Presented by Sir David Attenborough, Dinosaur Apocalypse Reveals Remarkable New Fossil Finds That May Provide an Unprecedented Window Into the Final Day of the Dinosaur Age
New One-Night, Two-Hour Special Premieres Thursday, June 9 at 9pm ET/PT on BBC Earth
(Toronto, ON – June 1, 2022)—This June, BBC Earth will premiere a new two-part special, Dinosaur Apocalypse (2 x 60’), exploring how a wealth of newly uncovered fossils may provide a never-before-seen glimpse of events on the day an asteroid struck Earth, ending the age of the dinosaurs 66 million years ago. Canadian audiences will follow presenter Sir David Attenborough and a team of scientists as they try to reconstruct a detailed picture of one of the unluckiest days for life on Earth. Dinosaur Apocalypse premieres Thursday, June 9 on BBC Earth — Dinosaur Apocalypse: The New Evidence at 9pm ET/PT, followed by Dinosaur Apocalypse: The Last Day at 10pm ET/PT.
Sixty-six million years ago, a gigantic asteroid larger than Mount Everest slammed into Earth, killing the giant reptiles that had dominated the planet for over 150 million years. There is strong evidence of the impact, but no fossils of a dinosaur killed in the event itself have ever been found. Now, at a dig site hidden in the Badlands of North Dakota, scientists have uncovered a wealth of fossilized creatures that might be connected to the fateful day that ended the Cretaceous Period. In Dinosaur Apocalypse, Sir David Attenborough follows clues from this prehistoric graveyard, where a team of paleontologists uncover evidence they believe could help shed light on some dinosaurs’ final moments on Earth.
Filmed over the course of three years, the special follows paleontologist Robert DePalma and his team as they explore the site and ultimately unearth creatures that may shed light on life at the very end of the age of the dinosaurs. In the first episode, Dinosaur Apocalypse: The New Evidence, viewers are introduced to the excavation of several groundbreaking finds in a corner of the Hell Creek Formation, an area long-famous for dinosaur fossils. The new evidence includes an incredibly rare fossilized egg with the embryo of a pterosaur–a flying reptile–still inside, a fossilized burrow possibly dug by an early mammal such as a pediomyid, and a beautifully preserved piece of Triceratops skin. As they investigate each new find, the team begins to paint a vivid picture of what life was like here during this period, showing how the creatures would have looked, lived, and interacted.
The second episode, Dinosaur Apocalypse: The Last Day, begins with DePalma and his team unearthing what appear to be ejecta spherules—tiny beads of molten and vaporized rock created by an asteroid impact—some of which have been preserved in amber. Closer study of one of these spherules reveals a speck of rock that is reportedly a chemical match to the asteroid itself. Nearby, the team uncovers what could be the leg of a small, herbivorous dinosaur called a Thescelosaurus—a creature that DePalma thinks may have experienced firsthand the deadly events triggered by the cataclysmic impact. If confirmed by further research, this would be the first time the fossil of a dinosaur that appears to have been killed by effects of the asteroid impact has been uncovered. Drawing on detailed examinations of the fossils, the team attempts to piece together the chain of events that devastated this region, along with the rest of the planet. The episode culminates with a blow-by-blow CGI visualization of the destruction—earthquakes, fire, and a devastating surge wave that entombs and preserves the creatures here—only to be dug up 66 million years later by scientists.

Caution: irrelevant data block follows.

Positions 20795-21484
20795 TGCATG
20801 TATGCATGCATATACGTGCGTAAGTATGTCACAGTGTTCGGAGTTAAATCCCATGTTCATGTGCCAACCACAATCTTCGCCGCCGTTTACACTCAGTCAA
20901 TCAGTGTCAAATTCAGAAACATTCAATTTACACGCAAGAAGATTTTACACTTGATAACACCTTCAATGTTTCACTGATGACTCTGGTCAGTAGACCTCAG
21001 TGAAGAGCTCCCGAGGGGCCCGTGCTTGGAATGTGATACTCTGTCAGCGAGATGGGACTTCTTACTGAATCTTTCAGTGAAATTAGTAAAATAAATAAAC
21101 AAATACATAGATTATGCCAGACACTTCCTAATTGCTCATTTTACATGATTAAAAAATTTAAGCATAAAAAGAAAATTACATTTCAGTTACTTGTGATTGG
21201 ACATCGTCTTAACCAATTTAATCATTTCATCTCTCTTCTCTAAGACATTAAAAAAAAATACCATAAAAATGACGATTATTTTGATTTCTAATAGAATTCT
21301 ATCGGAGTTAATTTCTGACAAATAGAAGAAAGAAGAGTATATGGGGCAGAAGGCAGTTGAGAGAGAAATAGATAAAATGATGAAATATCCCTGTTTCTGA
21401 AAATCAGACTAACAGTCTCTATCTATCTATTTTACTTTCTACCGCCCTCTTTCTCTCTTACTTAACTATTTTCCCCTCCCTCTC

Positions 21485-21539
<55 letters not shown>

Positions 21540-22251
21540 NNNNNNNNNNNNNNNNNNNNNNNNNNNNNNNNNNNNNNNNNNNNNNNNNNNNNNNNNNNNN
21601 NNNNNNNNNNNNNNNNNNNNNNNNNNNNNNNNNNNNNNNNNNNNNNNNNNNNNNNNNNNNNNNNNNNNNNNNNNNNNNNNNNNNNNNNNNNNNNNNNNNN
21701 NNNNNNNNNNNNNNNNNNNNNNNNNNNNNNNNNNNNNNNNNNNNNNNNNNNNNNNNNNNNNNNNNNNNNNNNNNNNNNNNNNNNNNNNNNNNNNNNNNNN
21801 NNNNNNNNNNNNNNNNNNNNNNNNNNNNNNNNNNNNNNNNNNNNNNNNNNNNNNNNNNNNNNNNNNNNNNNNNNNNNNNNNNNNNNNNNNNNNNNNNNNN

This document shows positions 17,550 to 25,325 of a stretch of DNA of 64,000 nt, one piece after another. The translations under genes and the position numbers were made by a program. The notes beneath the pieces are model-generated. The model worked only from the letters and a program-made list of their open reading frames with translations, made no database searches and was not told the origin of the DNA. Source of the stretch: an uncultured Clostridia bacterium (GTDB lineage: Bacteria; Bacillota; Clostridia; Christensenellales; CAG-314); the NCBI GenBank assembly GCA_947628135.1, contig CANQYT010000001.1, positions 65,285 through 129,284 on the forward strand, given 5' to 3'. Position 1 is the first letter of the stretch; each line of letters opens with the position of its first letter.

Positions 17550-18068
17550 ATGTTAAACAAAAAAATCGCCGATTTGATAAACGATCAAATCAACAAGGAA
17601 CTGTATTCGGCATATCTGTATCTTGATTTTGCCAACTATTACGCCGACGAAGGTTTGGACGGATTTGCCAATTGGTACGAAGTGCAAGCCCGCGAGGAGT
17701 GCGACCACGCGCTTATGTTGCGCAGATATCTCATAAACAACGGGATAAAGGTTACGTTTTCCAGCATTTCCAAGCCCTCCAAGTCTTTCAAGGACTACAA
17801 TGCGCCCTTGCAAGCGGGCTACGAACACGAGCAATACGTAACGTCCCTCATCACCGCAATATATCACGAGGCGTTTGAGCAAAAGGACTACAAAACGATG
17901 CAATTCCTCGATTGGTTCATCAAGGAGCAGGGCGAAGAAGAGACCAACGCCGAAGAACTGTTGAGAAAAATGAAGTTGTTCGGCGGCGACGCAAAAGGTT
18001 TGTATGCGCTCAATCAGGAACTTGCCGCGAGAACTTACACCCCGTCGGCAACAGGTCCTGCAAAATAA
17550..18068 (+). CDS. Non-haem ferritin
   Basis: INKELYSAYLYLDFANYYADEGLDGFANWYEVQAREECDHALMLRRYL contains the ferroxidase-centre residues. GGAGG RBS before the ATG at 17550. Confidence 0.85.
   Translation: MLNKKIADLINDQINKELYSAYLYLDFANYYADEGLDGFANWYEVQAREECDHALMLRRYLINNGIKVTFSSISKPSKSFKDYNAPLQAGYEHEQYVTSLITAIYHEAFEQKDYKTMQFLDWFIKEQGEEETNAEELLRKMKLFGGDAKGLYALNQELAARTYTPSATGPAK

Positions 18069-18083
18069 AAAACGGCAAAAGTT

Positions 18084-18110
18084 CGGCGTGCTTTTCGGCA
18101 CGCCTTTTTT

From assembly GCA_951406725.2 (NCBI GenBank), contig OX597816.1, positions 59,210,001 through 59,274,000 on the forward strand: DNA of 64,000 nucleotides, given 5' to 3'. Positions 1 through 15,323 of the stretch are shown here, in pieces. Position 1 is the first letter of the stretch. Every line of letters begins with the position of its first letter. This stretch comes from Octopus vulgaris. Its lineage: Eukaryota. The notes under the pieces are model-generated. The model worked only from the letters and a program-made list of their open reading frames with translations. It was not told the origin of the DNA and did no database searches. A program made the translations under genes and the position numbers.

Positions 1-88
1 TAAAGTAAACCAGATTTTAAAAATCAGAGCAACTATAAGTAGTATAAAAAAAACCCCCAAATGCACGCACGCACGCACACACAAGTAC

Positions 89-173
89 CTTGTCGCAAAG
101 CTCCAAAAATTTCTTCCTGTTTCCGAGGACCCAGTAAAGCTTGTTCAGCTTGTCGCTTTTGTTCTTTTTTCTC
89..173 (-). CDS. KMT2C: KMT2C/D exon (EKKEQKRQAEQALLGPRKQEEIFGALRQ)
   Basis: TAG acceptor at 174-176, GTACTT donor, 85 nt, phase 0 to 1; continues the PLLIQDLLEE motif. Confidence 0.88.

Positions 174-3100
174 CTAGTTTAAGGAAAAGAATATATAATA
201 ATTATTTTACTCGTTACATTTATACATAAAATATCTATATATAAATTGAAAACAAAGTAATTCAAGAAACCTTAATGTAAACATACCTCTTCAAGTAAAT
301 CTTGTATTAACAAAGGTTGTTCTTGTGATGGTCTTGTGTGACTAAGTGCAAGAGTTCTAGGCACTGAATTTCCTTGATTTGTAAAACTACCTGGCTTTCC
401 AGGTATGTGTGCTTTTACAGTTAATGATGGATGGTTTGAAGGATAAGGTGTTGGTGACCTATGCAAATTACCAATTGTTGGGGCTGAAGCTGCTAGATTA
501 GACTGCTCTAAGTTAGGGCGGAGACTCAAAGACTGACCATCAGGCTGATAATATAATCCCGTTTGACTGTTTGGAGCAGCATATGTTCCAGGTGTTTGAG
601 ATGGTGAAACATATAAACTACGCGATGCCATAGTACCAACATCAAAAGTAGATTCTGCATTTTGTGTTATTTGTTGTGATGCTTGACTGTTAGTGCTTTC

In both episodes, Attenborough examines some of the fossil finds with leading experts and follows the dig team as they carry out cutting-edge visualization and scanning techniques to reveal fossilized secrets invisible to the naked eye. Stunning CGI storytelling, based on the evidence unearthed by DePalma and his team, is used to transport Attenborough back in time to the Late Cretaceous Period and bring the creatures that lived here to life. Interwoven with a range of expert interviews that provide scientific context throughout, the special follows Attenborough on a search for clues that could provide an unprecedented window into the last days of the dinosaur age and new insights into the events that may have unfolded when the Chicxulub asteroid collided with Earth.
As horrific and devastating as that day was, Attenborough reminds us that if it weren’t for the asteroid that ended the dominance of dinosaurs, tiny mammals would probably never have evolved into the amazing variety of creatures that now populate Earth–including us. And he reveals one final rare piece of evidence from the North Dakota site: the fossilized feather of a dinosaur. It’s a reminder that the dinosaurs did not all go extinct when the asteroid hit. Members of one group, known as avian dinosaurs, survived, evolved, and still live among us today. We know them as birds.
Dinosaur Apocalypse with David Attenborough is a BBC Studios Science Unit production with NOVA and GBH for BBC One and iPlayer, and PBS, co-produced with France Télévisions. The series is part of a co-production deal between PBS and BBC Studios. The partnership provides a pipeline of the high-quality, entertaining factual programs that PBS and BBC audiences have come to expect. It was commissioned for BBC One by Charlotte Moore, Chief Content Officer and Jack Bootle, Head of Commissioning, Science and Natural History and Executive in Charge for PBS is Bill Gardner, Vice President, Multiplatform Programming and Head of Development. Executive Producer is Helen Thomas and the Commissioning Editor is Tom Coveney. Executive Producers for NOVA are Julia Cort and Chris Schmidt. NOVA is a production of GBH. BBC Studios is handling global distribution.